Wolfgang Baumeister studied biology, chemistry and physics at the Universities of Muenster and Bonn, Germany, and obtained his PhD from the University of Düsseldorf in 1973. From 1973-1980 he was Research Associate in the Department of Biophysics at the University of Duesseldorf. He held a Heisenberg Fellowship, spending time at the Cavendish Laboratory in Cambridge, England. In 1982 he became a Group Leader at the Max Planck Institute of Biochemistry in Martinsried, Germany and in 1988 Director and Head of the Department of Structural Biology. He is also an Honorary Professor on the Physics Faculty at the Technical University in Munich.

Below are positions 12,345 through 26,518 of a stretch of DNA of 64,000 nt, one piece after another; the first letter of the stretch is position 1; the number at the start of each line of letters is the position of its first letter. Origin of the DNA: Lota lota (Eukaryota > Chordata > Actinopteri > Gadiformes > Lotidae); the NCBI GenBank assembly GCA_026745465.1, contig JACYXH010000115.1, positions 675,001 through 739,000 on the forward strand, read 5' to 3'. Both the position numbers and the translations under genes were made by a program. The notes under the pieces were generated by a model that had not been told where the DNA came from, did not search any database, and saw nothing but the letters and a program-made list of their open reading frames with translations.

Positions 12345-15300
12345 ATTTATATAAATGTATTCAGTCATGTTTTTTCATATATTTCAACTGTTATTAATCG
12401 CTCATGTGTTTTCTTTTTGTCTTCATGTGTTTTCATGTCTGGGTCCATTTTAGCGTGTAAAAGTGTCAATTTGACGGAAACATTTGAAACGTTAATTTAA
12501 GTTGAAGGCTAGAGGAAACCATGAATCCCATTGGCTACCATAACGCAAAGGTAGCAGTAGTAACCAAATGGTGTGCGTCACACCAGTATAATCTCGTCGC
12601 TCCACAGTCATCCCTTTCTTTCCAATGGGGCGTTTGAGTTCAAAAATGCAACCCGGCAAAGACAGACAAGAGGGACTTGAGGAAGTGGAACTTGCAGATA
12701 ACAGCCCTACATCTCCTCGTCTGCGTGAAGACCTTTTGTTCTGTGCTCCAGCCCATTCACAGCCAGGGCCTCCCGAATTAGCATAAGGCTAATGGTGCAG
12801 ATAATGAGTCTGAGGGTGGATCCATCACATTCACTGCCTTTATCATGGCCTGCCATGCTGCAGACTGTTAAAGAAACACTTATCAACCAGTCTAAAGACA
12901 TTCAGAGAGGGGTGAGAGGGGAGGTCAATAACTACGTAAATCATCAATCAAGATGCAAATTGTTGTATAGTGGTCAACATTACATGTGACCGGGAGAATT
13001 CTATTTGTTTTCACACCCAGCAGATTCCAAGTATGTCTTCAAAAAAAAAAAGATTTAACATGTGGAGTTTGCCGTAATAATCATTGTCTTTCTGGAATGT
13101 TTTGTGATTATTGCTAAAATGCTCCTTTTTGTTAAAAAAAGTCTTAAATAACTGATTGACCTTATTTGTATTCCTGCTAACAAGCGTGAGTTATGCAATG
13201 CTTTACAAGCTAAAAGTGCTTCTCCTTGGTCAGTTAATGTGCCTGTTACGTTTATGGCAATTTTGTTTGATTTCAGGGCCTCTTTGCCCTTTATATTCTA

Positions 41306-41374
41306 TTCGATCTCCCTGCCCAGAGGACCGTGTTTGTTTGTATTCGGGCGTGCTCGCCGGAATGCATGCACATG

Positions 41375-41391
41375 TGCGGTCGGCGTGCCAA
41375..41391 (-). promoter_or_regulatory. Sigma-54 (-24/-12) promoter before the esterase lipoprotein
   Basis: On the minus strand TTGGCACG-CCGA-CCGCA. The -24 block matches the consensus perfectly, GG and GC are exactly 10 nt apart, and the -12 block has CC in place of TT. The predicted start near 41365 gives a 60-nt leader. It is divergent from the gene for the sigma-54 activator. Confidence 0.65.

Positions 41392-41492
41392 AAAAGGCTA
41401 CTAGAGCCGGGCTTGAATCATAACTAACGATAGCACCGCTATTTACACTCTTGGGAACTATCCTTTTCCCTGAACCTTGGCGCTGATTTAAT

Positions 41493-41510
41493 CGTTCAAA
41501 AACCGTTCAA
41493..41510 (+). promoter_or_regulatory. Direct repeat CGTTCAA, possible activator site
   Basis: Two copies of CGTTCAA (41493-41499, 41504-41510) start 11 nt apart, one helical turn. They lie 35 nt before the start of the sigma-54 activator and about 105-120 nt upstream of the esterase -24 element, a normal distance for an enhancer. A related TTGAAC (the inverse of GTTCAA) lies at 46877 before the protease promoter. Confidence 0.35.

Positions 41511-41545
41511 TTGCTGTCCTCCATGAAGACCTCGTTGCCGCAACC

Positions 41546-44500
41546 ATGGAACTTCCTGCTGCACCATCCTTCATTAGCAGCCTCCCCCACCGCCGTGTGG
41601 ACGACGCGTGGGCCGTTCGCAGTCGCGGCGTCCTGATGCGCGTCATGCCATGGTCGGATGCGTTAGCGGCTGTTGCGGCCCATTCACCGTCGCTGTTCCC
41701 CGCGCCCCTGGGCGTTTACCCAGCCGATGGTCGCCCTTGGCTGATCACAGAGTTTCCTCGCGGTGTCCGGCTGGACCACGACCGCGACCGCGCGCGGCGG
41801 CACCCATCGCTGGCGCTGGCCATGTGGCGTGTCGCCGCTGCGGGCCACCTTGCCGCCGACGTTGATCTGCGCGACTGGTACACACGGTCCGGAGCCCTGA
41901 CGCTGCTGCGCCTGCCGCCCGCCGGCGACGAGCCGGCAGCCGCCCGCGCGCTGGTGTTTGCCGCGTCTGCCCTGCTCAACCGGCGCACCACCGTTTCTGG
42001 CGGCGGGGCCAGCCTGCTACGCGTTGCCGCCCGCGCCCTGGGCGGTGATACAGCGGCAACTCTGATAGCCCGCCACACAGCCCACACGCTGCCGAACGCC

Wolfgang has made seminal contributions to our understanding of the structure and function of the cellular machinery of protein degradation, in particular the proteasome. Moreover, he pioneered the development of cryo-electron tomography, a method allowing the study of macromolecular structures in situ, i. e. in unperturbed cellular environments. His contributions to science have been recognized by numerous awards including the Otto Warburg Medal, the Schleiden Medal, the Louis-Jeantet Prize for Medicine, the Stein and Moore Award, the Harvey Prize in Science and Technology, the Ernst Schering Prize and the Ernst Jung Medal for Medicine. He is a member of several academies including the US National Academy of Sciences and the American Academy of Arts and Sciences.